Women in Horror Month – Interview with Lucy Taylor
February is Women in Horror Month! The HWA is celebrating by posting interviews with award-winning authors. Following is an interview with Lucy Taylor, who won the Bram Stoker Award in 1995 for her first novel, The Safety of Unknown Cities.
Tell us a little about your Bram Stoker Award-winning work(s). Inspirations? Influences? Anecdotes about the writing or critical reaction?
LT: I was fortunate enough to win a Bram Stoker for Best First Novel in 1995 for my erotic horror novel THE SAFETY OF UNKNOWN CITIES. The protagonist, Val, goes in search of a mythic city of unlimited and inventive debauchery and finds all that she’s looking for and more.
The overall concept for SAFETY came from my observation that I always felt most at ease when traveling alone in cities where I’d never been, where I knew no one, and no one knew me. I took that desire for sanctuary as well as for the possibility of exotic liaisons and transferred it to my character Val, who enjoys both an abundance of wanderlust and a taste for the forbidden and the erotic, preferably combined. SAFETY was great fun to write, as I was able to draw on past experiences and fantasies and kill off a couple of characters in exceptionally gratifying ways.
About winning the award – how surprised were you? Did winning pay off in any interesting ways?
LT: Good question. I wasn’t totally surprised, because I remember having a conversation with Harlan Ellison in which he ‘strongly’ advised me not to miss the World Horror Convention that year, so I admit I had my hopes up. Also very exciting was the fact that Joyce Carol Oates won a Stoker that year in the Best Novel category for ZOMBIE, so it was wonderful meeting her as well as Harlan Ellison.
As far as the second question, winning a Stoker was wonderful in many ways—hey, it got me this interview!– but overall I can’t think of anything in particular. It raised my visibility and has always been a cool thing to put in bios, which is enough.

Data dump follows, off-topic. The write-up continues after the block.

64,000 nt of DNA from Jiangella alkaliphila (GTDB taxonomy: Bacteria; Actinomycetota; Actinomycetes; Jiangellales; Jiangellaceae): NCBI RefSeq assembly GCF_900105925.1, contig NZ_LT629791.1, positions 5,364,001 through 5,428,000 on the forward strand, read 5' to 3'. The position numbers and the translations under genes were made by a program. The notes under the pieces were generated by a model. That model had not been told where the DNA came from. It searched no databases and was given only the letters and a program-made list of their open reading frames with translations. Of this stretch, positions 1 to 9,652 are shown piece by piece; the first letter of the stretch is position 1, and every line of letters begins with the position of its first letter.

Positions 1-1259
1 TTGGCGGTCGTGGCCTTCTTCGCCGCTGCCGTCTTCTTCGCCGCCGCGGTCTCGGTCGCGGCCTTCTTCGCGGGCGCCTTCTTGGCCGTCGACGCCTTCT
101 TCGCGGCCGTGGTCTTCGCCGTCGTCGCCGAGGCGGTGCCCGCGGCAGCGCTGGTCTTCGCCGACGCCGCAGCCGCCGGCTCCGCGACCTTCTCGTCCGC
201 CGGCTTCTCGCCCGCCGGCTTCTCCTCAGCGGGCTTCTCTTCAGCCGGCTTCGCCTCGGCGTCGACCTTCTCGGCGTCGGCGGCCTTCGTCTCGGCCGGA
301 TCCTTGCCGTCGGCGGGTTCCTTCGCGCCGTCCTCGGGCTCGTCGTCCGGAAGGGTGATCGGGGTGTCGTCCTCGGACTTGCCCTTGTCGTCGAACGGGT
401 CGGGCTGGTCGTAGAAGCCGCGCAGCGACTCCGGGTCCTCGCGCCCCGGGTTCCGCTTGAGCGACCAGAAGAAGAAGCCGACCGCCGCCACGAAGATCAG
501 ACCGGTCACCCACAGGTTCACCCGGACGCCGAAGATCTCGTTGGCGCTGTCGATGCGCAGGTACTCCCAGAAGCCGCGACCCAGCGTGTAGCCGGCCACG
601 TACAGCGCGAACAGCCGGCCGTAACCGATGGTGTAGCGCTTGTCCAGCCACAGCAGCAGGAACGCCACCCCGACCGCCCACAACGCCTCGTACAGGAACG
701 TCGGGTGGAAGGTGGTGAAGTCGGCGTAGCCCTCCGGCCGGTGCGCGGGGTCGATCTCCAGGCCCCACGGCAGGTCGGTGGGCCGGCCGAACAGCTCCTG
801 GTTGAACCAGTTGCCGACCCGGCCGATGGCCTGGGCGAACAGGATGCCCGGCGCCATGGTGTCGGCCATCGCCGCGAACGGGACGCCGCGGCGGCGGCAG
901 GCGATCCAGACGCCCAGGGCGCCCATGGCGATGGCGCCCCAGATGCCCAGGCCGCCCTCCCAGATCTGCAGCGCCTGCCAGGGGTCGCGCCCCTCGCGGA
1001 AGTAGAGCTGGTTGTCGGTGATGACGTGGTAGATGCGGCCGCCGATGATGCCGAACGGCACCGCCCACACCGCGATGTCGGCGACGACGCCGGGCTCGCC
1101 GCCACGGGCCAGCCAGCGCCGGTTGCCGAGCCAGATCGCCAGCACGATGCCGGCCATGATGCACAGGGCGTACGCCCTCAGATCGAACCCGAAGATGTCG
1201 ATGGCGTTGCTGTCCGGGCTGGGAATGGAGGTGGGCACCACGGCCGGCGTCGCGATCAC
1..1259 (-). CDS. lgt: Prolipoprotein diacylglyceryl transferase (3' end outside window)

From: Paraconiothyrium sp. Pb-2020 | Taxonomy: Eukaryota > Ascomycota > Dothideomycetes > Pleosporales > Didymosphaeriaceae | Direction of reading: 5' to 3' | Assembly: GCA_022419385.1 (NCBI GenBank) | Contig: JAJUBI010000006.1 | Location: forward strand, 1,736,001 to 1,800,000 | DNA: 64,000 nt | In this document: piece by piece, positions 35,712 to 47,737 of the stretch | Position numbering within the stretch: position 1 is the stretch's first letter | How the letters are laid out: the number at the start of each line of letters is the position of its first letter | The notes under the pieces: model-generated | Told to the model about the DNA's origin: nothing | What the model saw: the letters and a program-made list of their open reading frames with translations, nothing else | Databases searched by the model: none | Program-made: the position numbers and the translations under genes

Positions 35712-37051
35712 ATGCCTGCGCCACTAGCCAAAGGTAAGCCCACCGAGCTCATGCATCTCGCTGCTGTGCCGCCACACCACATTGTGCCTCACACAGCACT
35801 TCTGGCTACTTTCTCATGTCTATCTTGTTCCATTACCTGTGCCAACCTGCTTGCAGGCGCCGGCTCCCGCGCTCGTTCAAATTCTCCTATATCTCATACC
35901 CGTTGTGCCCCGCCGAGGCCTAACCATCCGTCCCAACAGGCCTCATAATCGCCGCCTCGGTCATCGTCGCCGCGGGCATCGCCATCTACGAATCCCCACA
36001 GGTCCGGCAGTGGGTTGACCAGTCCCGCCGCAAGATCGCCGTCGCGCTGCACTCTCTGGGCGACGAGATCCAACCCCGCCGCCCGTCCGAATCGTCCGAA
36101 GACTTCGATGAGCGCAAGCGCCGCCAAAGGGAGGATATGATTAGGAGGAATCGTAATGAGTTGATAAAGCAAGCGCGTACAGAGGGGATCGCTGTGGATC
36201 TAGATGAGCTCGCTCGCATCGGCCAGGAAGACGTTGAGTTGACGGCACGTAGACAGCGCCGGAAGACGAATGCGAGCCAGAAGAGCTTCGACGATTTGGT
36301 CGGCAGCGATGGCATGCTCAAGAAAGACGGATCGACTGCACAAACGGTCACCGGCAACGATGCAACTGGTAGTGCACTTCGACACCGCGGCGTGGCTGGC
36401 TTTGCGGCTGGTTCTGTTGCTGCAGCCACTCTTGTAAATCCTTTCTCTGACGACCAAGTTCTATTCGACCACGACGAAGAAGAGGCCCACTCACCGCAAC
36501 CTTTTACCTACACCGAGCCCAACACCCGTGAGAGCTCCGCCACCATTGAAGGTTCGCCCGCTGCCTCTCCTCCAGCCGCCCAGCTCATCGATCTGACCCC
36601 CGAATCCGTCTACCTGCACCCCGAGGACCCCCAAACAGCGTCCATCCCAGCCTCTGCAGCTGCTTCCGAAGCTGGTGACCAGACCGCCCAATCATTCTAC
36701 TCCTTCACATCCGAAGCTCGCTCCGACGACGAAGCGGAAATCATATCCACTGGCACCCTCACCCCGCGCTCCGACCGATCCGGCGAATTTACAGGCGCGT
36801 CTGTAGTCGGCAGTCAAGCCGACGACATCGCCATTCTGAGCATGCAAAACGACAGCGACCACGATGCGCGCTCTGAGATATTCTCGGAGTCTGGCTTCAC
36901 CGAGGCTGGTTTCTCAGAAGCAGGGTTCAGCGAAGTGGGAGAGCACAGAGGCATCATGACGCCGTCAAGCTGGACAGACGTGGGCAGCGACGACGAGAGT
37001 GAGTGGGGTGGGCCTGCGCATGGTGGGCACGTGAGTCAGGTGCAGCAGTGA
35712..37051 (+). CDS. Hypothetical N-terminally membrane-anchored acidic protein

Do you think women in horror face more difficulties than their male peers?
LT: To some extent, yes, but I also think things are changing. I often hear comments from editors about trying to get more women authors in their anthologies, and that seems to be happening to some extent. And there are, occasionally, all-women anthologies such as Billie Sue Mosiman’s FRIGHT MARE and the upcoming MARY SHELLEY’S DAUGHTERS, edited by Alex Johnson and Kitty Kane. The women only anthologies are great in one sense, but I also think it’s unfortunate that we need them in order to get more work out there by female authors. For that matter, I wish we didn’t need a special ‘Women in Horror’ month. Does this mean every month is “Men in Horror” month?
Are there societal expectations at work? It would seem so. Invariably, when I tell someone I write horror, I get a surprised reaction and even disbelief, i.e. “But you look so sweet!” or ‘But you seem so nice!’(although when it comes to writing, I don’t really aspire to either). Do male horror writers evoke this same reaction? I have my doubts, but if you do, guys, let me know.
What advice would you give to new female authors looking to break into horror?
LT: I would say, read, read, read. See what works and what doesn’t. Keep up with the world of small press publications and online sites, such as Gamut and Tor.com that publish quality horror. And above all, of course, write. You’ve also got to be fearless about submitting your work and dealing with rejection, which is just part of the game.
I guess it goes without saying, but don’t ever censor yourself because something you’re writing seems to go outside the bounds of what many would consider ‘good taste’ or the like. Fuck that. Give yourself full creative freedom.
What new works from you can we look forward to in the future?
LT: I have stories appearing in the anthologies THE FIVE SENSE OF HORROR (March, 2017) and MARY SHELLEY’S DAUGHTERS (later this year) and a science fiction novelette called “Sweetlings” that will be published on Tor.com in early May. Several of my stories are already available (or will be soon) on the app Great Jones Street, which publishes fiction in all genres and is well worth investigating.
A new edition of THE SAFETY OF UNKNOWN CITIES will be published by The Overlook Connection Press in the first half of this year, with illustrations by acclaimed horror artist Glenn Chadbourne.